Photo/Illutration Ryusuke Kakigi, third from right, poses with ryokan proprietresses who cooperated in the tests for his team’s study, in Okazaki, Aichi Prefecture, on May 26. (Toshihiro Kashiwagi)

OKAZAKI, Aichi Prefecture--Inn staff steeped in the art of “omotenashi,” Japanese for hospitality, can “read” the facial expressions of patrons more acutely than those who have never worked in the hospitality industry, a study found.

The finding may offer clues to training in interpersonal communication skills, said Ryusuke Kakigi, professor emeritus of brain sciences at the National Institute for Physiological Sciences in Okazaki, Aichi Prefecture, who led the research.

He said it was “the first in the world to shed objective light on hospitality by means of brain wave measurements.”

His team conducted tests where the subjects were exposed to monotonous, long-lasting footage, interspersed with abrupt presentations of images showing neutral, happy and angry faces of men and women.

The team studied brain wave activity in the occipital region that reacts within 100 to 130 milliseconds after viewing any kind of images as well as activity in the temporal region some 170 milliseconds after seeing images of human facial expressions.

A millisecond is one-1,000th of a second.

The study enlisted the help of “Kohaze no Kai” (Clasp association), which organizes proprietresses of ryokans and hotels in hot spring resorts in the city of Gamagori, Aichi Prefecture, in central Japan.

The association’s members are hospitality professionals, who are also working to promote tourism.

The researchers compared a group of 21 women aged between 20 and 70, including inn and hotel proprietresses and expert guest room maids, with a group of 19 women of about the same age who had no experience in the hospitality industry.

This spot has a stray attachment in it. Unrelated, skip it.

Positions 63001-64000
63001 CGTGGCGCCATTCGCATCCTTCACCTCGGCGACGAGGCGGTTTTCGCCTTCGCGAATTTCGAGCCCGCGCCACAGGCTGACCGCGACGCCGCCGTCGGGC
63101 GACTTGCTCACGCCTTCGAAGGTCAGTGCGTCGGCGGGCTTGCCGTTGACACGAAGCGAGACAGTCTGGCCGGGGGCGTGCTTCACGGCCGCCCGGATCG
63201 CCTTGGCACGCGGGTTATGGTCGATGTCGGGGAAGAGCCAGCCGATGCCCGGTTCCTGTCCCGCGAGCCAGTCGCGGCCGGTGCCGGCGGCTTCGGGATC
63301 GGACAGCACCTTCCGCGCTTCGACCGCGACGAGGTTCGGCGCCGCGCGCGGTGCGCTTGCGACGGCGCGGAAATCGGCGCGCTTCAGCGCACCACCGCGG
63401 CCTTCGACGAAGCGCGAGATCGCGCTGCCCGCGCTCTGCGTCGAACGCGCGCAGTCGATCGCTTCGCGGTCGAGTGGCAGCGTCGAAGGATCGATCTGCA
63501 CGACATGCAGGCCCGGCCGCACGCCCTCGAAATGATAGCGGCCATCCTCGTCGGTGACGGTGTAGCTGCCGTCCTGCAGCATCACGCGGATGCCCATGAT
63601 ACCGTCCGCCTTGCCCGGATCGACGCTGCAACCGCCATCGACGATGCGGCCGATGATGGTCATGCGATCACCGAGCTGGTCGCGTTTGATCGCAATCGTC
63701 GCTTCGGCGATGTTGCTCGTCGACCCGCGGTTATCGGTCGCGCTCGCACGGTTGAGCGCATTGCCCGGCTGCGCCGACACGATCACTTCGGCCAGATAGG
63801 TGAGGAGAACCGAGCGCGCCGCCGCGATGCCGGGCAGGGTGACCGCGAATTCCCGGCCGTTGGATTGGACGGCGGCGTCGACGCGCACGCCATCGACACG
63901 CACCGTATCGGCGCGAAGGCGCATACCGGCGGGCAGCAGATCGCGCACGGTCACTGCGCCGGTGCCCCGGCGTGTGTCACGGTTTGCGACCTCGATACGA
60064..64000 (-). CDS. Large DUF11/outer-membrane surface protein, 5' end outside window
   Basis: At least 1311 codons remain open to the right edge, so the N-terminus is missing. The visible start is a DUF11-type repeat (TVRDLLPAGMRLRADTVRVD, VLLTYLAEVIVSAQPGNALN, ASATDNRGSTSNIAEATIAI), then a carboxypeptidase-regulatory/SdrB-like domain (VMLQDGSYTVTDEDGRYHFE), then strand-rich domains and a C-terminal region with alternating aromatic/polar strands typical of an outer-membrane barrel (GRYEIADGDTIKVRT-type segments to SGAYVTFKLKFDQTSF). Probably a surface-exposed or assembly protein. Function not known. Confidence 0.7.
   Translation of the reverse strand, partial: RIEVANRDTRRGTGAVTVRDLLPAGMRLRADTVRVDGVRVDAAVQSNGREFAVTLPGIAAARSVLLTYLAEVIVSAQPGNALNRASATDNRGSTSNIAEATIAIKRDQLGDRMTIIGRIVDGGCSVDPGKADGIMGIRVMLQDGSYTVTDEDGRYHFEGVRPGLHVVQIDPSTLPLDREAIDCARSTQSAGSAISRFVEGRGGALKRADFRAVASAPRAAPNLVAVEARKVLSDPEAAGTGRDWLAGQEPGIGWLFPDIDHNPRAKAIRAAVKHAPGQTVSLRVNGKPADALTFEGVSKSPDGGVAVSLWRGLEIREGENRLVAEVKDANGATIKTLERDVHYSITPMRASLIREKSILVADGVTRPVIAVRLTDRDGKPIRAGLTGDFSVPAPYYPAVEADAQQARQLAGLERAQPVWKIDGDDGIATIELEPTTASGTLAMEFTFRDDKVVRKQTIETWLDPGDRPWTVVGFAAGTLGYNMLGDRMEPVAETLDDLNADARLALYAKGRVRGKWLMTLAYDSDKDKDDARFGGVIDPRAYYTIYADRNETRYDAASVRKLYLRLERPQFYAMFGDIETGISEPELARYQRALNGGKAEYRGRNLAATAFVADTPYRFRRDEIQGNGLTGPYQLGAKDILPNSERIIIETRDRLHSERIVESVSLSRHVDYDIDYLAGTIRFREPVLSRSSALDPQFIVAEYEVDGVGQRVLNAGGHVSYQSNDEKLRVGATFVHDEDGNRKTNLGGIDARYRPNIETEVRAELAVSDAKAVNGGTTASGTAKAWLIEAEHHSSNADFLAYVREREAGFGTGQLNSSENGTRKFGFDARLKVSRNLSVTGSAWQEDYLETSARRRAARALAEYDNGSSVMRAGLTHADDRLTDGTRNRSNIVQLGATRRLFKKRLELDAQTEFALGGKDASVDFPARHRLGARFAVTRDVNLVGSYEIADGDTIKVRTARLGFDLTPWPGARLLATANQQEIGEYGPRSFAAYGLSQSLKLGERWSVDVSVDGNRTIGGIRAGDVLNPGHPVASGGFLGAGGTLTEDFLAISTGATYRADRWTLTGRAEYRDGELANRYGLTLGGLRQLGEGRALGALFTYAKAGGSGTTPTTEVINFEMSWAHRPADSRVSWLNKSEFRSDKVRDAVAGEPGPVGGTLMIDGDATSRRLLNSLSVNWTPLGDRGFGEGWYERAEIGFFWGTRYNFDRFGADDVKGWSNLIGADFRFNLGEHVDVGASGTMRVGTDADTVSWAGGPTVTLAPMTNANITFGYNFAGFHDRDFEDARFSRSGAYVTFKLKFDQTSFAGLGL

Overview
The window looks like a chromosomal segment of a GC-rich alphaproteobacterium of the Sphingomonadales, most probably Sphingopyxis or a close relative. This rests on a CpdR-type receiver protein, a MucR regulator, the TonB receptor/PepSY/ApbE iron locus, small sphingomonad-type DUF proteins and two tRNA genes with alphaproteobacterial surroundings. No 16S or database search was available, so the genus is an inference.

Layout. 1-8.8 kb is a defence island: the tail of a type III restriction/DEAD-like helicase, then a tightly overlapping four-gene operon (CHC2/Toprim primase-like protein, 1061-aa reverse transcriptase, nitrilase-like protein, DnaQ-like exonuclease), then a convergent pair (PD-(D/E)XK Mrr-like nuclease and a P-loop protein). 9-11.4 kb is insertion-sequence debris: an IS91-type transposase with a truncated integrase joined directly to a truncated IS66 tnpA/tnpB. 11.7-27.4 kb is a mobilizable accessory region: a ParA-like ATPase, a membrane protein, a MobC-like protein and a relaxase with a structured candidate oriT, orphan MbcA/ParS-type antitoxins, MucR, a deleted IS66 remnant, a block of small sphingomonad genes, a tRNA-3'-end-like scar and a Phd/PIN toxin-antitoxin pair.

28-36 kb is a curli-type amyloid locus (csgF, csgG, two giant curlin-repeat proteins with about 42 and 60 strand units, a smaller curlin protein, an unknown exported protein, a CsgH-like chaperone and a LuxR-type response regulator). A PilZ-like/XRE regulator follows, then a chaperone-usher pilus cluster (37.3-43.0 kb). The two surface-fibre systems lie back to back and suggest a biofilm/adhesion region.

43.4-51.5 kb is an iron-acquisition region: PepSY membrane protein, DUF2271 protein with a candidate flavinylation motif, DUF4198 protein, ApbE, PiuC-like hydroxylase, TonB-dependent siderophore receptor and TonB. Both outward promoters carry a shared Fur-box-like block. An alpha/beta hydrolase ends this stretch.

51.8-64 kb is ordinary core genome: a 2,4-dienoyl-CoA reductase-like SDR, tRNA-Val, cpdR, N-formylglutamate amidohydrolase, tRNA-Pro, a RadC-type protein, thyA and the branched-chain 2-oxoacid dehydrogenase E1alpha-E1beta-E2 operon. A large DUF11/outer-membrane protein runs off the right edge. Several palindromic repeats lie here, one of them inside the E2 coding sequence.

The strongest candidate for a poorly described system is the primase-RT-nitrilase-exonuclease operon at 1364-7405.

The study revealed a clear difference in brain wave activity in the occipital region when the images were shown. The hospitality workers demonstrated a stronger reaction than that of those in the other group, and reacted particularly acutely to neutral and angry faces.

“They are reacting immediately, particularly to a sense of displeasure on the part of their interlocutors, with quick processing that takes them only about 100 milliseconds,” Kakigi said.

The study, however, found no major difference in the reactions in the temporal region that arise later.

“Perhaps the proprietresses are suppressing their information processing and returning very quickly to their usual frame of mind after they have read the facial expressions of whoever they are talking to,” Kakigi reasoned.

“I think I learned quite naturally, as I see different guests from day to day, how to read slight changes in people’s looks,” said Eiko Watanabe, head of the Kohaze no Kai association.

The study could not tell if the characteristic responses to the facial expressions were inborn or acquired through training.

The scientists said, however, that findings from their study could be applied in the future, for example, to training in interpersonal communication skills.